I promised to work equally hard for my Japanese and at least be (a little) better than where I left off in Japan. Lest it would be a waste of the 6 months that I went through there. I certainly am grateful to the Japanese government for the Monbukagakusho scholarship and will march on with the torch to be a good citizen of their (ex) scholar.

Ganbatte kudasai ne!

Friday, February 02, 2007

London Marathon 2007

I have not written or spoken much about my entry into the London Marathon because I know alot of people will hate me for this.

I have heard from avid runners here and in Malaysia that they have attempted 5 times for the London Marathon ballot, but failed in each of the attempts! Meaning 5 years of trying to get into the race! That's a long wait to sign up for a run.
While I wince hearing that, I realised that I could short-circuit this (long wait) and get a Guaranteed Entry into the race via the university. As many of you marathoners may already know, the London Marathon was founded by Chris Brasher. Chris studied in St John's College, University of Cambridge. In memory of him, Cambridge gets 10 guaranteed entries every year for students who failed in the public ballot.

I did not get through the public ballot. My hopes were dashed to run in London. Another 5 years to wait? Or 7 years for a guaranteed placing? Will I be participating as a junior veteran by then? As if I don't have enough stress here...another bad news!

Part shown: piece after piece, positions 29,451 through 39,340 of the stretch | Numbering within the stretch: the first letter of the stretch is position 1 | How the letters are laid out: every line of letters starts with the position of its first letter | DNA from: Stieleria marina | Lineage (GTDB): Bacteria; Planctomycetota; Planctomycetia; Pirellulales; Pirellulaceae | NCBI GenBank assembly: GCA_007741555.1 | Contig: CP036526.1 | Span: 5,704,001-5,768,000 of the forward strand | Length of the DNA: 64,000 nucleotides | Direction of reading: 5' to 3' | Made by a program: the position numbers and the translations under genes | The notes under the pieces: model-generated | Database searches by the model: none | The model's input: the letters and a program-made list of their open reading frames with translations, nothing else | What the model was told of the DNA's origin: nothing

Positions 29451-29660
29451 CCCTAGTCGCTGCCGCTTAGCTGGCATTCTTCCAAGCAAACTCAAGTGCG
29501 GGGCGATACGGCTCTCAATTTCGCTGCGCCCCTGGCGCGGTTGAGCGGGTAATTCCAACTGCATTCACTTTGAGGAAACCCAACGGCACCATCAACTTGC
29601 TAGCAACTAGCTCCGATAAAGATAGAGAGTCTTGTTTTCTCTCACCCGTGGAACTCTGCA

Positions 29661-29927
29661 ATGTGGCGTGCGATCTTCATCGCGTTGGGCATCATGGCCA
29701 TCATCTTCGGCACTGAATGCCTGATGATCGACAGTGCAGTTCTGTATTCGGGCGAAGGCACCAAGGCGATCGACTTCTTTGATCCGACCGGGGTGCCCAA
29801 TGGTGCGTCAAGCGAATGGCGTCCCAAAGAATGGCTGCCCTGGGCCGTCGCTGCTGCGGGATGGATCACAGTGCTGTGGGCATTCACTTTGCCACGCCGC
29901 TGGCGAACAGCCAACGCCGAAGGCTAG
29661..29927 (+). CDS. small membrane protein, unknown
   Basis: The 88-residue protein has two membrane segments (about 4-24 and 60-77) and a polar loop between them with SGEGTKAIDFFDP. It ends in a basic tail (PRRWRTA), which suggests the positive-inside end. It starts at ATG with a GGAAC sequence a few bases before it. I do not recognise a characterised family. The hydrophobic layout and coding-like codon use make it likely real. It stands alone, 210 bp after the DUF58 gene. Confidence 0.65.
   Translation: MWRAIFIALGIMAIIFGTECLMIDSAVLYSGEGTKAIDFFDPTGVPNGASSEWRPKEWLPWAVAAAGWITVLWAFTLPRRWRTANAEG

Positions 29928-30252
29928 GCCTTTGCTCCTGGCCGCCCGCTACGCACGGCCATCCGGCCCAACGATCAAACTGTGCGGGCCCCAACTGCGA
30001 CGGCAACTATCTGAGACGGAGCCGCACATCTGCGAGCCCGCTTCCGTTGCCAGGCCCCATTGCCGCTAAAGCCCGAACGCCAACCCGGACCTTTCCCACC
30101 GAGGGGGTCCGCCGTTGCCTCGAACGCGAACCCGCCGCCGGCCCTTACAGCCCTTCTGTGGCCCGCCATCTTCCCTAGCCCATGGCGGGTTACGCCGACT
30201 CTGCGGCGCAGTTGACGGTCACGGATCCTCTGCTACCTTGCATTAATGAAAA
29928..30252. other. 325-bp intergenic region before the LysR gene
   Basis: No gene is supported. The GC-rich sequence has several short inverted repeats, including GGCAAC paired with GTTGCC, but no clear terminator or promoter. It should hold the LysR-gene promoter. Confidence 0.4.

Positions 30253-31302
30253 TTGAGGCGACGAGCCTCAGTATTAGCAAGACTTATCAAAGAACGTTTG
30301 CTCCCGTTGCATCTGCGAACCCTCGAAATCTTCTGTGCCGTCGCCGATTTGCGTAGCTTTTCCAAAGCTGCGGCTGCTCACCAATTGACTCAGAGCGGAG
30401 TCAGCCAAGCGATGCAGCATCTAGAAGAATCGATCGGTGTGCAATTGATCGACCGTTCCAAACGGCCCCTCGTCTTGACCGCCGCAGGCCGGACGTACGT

So, I went for the university ballot instead. Even with the university ballot, there were many marathoners. Well, at least the chance is better than a public ballot.

I guess you know where this story would lead to next.

Proudly presents...the Guaranteed Entry Form

When the results were revealed, I received a congratulatory email. I was one of the ten! Yay! So, I'm going to London in April for the marathon. Thank God for providing me this opportunity because I don't even know if I could stay that long to wait for the opportunity to arrive!

O yes, could anyone be kind enough to sponsor one new (design) Pacesetters vest for me to run in it? So that I could also "publicise" the club in the marathon...

Training regime..all systems go....

So yup...April 22nd, London here I come!